I use EASY OFF oven cleaner on the vents and on the stove filament guard things (the run off catchers under the heat source). Spray go watch TV or do laundry for 30 mins and VOILA-like new.

  • Solp

    Her’s a good tip: take a large pot (that your filters will fit it) and simply add about half a cup of Sodium Bicarbonate in boiling water.  Let the filters boil for about 5 minutes. Works great.

  • jmcd2002

    Love your site. 

    A mixture of hot water, dish soap and Fantastik is a powerful degreaser.
    This really works and leaves the filters looking like new.  You may have to do a little scrubbing with a stiff brush. Make sure the area is ventilated. I’ve done this for years and never found the smell to be offensive.
    Fill sink 1/4 full with very hot water
    Add approx. 4 tbsp. of dish soap
    Add approx. 1/4 cup of Fantastik or Formula 409 and stir
    Completely immerse greasy filters into sink and let them soak for 15 minutes. Afterwards, gently scrub any tough yellowy/waxy areas, rinse with hot water and repeat all steps, if necessary.  Usually first time is good enough.

  • Asha

    I clean my filters in Dishwasher every other week….comes out clean. I have a reminder set in my calender to wash the filter every 2 week.

    • paula

      great idea!  then it never gets extremely filthy!

  • Jnee1

    I happened on your site when looking at cleaning shower doors, but also started reading your various tests – really interesting and informative!
    Anyways, I had also wondered how to clean vent filters and had scrubbed with brushes and the brushes got really icky too.  My Mom saw what I did (now I have both icky vent filters and icky scrubbing brush) and she told me to put both the vent filter and the scrubbing brush in the dishwasher and voila! The dishwasher got them really clean – no effort on your part!  Now anything in the kitchen that gets really icky and can fit in the dishwasher, that’s where they went! 

  • littlemisshavisham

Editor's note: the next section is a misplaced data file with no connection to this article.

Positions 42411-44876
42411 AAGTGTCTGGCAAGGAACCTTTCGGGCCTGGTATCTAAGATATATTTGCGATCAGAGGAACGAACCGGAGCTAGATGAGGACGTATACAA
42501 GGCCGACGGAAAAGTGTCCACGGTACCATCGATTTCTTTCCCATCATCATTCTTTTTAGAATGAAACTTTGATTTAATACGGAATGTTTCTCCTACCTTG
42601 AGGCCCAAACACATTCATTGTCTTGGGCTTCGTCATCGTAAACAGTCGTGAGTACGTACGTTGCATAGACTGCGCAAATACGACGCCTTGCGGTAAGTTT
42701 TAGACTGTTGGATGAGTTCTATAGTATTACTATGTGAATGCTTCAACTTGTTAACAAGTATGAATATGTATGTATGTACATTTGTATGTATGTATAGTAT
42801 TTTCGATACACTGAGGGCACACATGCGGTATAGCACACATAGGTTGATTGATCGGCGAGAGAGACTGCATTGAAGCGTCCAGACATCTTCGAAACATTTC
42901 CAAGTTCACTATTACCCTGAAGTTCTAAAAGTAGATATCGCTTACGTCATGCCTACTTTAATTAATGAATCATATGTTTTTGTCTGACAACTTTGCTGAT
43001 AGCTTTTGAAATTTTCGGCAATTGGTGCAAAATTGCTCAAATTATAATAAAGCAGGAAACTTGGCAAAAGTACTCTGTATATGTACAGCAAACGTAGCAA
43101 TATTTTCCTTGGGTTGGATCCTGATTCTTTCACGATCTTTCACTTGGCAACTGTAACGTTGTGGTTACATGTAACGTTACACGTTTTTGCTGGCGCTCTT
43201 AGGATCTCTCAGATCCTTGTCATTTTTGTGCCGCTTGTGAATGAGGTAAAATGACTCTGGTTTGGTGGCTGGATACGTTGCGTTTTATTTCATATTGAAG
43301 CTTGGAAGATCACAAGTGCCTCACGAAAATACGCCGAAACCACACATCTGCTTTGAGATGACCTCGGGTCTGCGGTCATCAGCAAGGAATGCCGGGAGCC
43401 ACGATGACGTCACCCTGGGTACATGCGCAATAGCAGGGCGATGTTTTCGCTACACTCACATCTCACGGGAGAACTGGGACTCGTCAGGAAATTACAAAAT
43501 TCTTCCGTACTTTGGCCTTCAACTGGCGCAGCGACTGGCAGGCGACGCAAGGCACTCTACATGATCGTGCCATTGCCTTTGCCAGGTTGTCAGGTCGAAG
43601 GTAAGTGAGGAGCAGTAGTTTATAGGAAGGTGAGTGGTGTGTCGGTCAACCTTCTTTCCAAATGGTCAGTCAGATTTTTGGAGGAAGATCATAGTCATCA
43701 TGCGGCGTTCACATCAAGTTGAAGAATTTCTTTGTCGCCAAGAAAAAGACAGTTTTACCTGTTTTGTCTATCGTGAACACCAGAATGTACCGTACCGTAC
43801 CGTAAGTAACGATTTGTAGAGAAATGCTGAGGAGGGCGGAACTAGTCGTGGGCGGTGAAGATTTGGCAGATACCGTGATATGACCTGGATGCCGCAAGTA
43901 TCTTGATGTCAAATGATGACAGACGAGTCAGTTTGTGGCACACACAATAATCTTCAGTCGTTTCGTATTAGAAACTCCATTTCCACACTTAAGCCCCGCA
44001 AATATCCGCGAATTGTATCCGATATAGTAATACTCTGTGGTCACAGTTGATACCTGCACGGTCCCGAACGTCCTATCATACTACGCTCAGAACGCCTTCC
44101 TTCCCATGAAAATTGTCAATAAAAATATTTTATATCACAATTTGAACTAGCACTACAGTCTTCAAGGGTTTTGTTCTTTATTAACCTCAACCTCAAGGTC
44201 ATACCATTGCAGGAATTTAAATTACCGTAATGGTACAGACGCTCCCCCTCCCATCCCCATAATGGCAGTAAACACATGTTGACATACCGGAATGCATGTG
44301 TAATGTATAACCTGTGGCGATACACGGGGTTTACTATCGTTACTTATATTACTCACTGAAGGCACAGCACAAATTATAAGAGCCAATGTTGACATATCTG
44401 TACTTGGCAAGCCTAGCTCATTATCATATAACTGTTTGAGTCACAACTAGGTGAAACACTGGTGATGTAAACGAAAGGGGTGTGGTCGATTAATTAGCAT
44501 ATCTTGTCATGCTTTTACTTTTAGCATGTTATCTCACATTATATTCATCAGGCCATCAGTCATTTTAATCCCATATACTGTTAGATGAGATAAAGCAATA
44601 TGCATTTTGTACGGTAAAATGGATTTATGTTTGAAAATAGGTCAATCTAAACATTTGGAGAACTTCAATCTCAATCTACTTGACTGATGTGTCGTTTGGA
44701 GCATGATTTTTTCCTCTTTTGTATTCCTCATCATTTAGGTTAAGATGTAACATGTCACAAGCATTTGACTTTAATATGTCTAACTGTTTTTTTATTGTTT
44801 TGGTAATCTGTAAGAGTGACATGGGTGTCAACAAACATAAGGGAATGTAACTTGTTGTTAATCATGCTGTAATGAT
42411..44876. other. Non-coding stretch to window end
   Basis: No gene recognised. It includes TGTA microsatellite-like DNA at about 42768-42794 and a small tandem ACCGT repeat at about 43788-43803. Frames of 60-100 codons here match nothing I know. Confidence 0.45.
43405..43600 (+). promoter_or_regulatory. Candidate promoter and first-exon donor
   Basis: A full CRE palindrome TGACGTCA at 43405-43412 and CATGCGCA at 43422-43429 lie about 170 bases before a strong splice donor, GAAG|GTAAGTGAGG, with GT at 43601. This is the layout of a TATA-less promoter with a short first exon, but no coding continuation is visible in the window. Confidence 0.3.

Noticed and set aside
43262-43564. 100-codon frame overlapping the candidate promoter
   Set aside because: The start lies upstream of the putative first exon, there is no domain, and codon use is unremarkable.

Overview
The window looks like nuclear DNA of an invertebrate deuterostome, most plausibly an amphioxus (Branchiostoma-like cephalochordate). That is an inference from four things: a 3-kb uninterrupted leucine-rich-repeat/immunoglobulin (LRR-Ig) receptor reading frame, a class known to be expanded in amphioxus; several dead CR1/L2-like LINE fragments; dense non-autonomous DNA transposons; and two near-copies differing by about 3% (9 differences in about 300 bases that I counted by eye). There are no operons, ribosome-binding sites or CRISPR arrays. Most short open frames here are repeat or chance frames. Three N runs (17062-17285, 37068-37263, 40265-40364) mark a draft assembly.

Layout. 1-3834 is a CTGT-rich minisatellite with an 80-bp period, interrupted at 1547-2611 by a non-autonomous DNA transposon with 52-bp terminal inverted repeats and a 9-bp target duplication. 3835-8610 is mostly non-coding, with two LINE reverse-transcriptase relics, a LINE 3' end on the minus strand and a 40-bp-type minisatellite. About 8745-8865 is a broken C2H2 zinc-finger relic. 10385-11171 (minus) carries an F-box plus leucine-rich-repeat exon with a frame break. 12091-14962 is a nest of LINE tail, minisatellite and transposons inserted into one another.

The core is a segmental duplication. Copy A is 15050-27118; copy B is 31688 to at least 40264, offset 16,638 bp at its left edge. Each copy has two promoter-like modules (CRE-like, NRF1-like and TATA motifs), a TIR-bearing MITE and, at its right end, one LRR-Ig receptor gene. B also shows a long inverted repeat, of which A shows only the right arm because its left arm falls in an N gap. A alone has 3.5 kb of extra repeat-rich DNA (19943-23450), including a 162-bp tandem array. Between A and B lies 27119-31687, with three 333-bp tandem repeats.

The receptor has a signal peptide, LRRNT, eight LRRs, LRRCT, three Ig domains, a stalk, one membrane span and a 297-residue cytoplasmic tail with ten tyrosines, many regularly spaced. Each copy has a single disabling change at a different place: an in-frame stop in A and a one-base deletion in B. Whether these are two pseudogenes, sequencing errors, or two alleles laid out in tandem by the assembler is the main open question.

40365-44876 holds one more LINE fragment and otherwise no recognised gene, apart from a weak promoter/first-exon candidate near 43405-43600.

Thanks for the great tips!

  • joanywill

    Just put them in the dishwasher.

  • zfoose

    I’ve put mine in the dishwasher. Works great. This may make them even better though.

  • Juanita Sparkes

    I have the same set up above my stove. I have found that if I boil a large pot of water and place the screens in the sink, sprinkle a good amount of baking soda over each one, then squirt a little dawn on each screen, then pour the boiling water very slowly over the screens it boils all the gunk off… then just rinse thourghly to make sure all the soap is off… I will admit the first time I cleaned them I had lived in my apartment for four months and don’t think they had been cleaned before I moved in and it took three cleanings to get all the gunk out, but since then one cleaning does it

  • Jill

    There is a more easy way to do this and I found out by accident. Take a flat plastic container like a 13×9 tupperware type. Line the bottom with foil, put vent on top of foil, top with a generous helping of baking soda pour boiling water over it and watch it fizz up. Once the water cools down take a look at what you will find in the water– a greasy mess that was lifted off the vent. If the vent is still a bit dirty repeat the process with fresh baking soda each time. Mine was in REALLY BAD shape and it took three cleanings before it was spotless, shiny and looked new– no scrubbing EVER needed–

    • Jill

      Oh, no ammonia needed nor to be outside. I did this in my kitchen with NO fumes at all. The plastic container, baking soda and boiling water method is also used to shine up your silver jewelry too.